There are serious questions raised this week as to whether a star football player from Florida State was given preferential treatment not only by university police but Tallahasee police after a hit-and-run where two cars were totaled. At the heart of the controversy, is starting cornerback P. J. Williams who was allegedly driving the car that slammed into an oncoming vehicle. A second starting cornerback, Ronald Darby, also reportedly fled the scene at 2:30 am. However, neither was charged and the incident was not written up by the university police — as if it never happened. Just a couple of minor tickets for the “Noles.” It is a new meaning to nolo contendere. It usually means a defendant not contending a charge. In this case, Nole contendere is used by police to say “I do not wish to contend” a criminal charge against a FSU player. [For full disclosure, my wife is an FSU graduate and a “Nole”].
A teenager, Ian Keith, was returning form a job at an Olive Garden when Williams reportedly drove into the opposing lane and hit the car. Williams then left his wrecked vehicle in the street and fled into the darkness along with his two passengers. One of the passengers was allegedly Darby, the team’s other starting cornerback.
The FSU campus police were called to the scene even though it was off campus. So was the FSU athletic department. Thus, it was clear that the matter was viewed as potentially troubling for the FSU football program. It was only after the New York Times published an account that anyone seemed willing to acknowledge the incident. There was not even a mention that the airbag had deployed and Keith was slightly injured. After all, Keith just works at an Olive Garden. He is no Nole.
The Times detailed how Williams was driving with a suspended license but was let go with two minor traffic tickets even though the incident was initially classified as a hit and run. So, let’s recap. A man driving on a suspended license slams into another car and could have killed the other driver. He then flees the scene. The police call in the FSU police and the entire matter is dropped with just a couple traffic tickets. Worse yet, due to an alleged “technical error,” even the downgraded incident was not put into the police call database.
To his credit, Williams did return though it is not clear what happened in the interim. While Williams eventually returned to the scene, he was not tested for alcohol — a standard response to such accidents (particularly after the driver and passenger flee the scene). Indeed, there is no evidence that they were even asked if they had been drinking despite that fact that this was 2:30 in the morning. It was apparently relevant that they were FSU players given the call to the campus police and the athletic program, but not whether they were drunk.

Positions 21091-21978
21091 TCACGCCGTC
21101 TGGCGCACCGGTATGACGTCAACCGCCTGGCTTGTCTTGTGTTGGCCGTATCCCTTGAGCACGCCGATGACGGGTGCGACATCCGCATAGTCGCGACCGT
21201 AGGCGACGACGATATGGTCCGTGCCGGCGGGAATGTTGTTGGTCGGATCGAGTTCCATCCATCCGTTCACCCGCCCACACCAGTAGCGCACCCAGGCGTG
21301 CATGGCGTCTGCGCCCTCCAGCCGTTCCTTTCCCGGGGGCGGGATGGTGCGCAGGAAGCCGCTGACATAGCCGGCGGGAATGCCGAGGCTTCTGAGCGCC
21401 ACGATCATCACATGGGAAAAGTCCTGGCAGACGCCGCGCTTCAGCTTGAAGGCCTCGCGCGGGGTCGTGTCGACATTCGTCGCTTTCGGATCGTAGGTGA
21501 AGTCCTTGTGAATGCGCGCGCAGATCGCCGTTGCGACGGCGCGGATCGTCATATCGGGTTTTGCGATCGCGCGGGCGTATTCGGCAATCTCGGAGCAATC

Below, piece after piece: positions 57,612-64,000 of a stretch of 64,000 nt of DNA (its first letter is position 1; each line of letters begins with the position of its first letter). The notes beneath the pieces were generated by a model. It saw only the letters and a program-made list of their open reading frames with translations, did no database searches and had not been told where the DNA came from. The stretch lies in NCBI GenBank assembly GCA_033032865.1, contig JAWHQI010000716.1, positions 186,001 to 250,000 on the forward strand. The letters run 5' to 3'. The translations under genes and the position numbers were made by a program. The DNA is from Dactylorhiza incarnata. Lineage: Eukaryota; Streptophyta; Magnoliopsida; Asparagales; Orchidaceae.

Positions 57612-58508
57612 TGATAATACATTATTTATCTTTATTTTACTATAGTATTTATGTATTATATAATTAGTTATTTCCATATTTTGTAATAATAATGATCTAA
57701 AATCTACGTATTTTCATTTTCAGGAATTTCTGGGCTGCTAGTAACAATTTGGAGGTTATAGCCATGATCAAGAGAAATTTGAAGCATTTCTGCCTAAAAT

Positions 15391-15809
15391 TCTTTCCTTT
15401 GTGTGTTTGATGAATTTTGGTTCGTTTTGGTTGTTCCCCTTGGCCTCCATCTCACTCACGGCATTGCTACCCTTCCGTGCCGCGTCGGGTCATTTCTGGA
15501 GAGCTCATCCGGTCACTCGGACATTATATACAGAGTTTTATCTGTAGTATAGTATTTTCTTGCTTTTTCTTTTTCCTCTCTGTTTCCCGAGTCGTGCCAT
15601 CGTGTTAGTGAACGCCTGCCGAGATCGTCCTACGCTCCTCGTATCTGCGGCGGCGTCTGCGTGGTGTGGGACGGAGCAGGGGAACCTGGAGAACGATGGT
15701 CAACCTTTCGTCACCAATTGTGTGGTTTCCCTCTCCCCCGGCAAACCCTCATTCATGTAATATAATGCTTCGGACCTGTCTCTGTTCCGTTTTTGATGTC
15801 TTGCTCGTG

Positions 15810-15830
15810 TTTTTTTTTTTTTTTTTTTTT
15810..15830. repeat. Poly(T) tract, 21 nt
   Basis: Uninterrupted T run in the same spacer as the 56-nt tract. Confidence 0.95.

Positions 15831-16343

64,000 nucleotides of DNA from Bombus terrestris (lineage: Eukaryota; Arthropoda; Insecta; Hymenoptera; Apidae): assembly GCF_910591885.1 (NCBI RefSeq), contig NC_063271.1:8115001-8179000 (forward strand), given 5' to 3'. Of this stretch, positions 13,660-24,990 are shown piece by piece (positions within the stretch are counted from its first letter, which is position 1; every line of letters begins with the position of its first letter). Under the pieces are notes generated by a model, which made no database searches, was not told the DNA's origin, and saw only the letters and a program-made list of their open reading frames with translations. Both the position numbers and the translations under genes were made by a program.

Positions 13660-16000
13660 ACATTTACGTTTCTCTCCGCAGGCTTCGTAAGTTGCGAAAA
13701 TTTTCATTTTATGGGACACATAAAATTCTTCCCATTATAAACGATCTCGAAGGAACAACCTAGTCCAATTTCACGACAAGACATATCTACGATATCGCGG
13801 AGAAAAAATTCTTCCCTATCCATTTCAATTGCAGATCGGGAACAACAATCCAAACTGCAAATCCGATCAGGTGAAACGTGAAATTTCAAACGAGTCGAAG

The University police not only arrived at the scene but they two ranking officers — including the shift commander. Yet they also omitted any report of the incident.
The university has given conflicting responses after the incident was made public, including the apparently false statement that the police were required to call in campus police under a “mutual aid agreement.” The Tallahassee police said that that is news to them and that no such policy exists. The University also said that William drove his car home. I wonder where they got that information?
If this was the standard approach to people who return to a scene, I would be less troubled. However, the incident has been compared to the response to a minor accident at low speed when another young man left a scene and did not call police for 30 minutes. He was charged with a hit-and-run.
We recently discussed an equally troubling case of an officer who left the scene of an accident without charges, though he claimed it was dangerous to remain on the road. We have had other such cases.
For Williams, he was able to have his license reinstated just two days later with the payment of overdue fines. However, with the fines on the recent accident unpaid, the license was again suspended.
Academics continues to struggle with disclosures of special treatment given to athletes like those at the University of North Carolina. The corrosive effect of the big money from college sports, particularly football and basketball, has continued to impact schools and their integrity. University presidents are often accused of running schools like businesses and these teams gradually become the dominant element at schools as reflected by absurd coach salaries and low academic standards. However, this controversy is far, far more serious since it involves alleged criminal conduct and the involvement of local police.
The burden remains on the university faculty to demand answers not only for the conduct of university officials but the allegedly false information released in the aftermath of the disclosure.
By the way, the Noles are 10-0 this season . . . though that may just be the success on the criminal docket.
Source: NY Times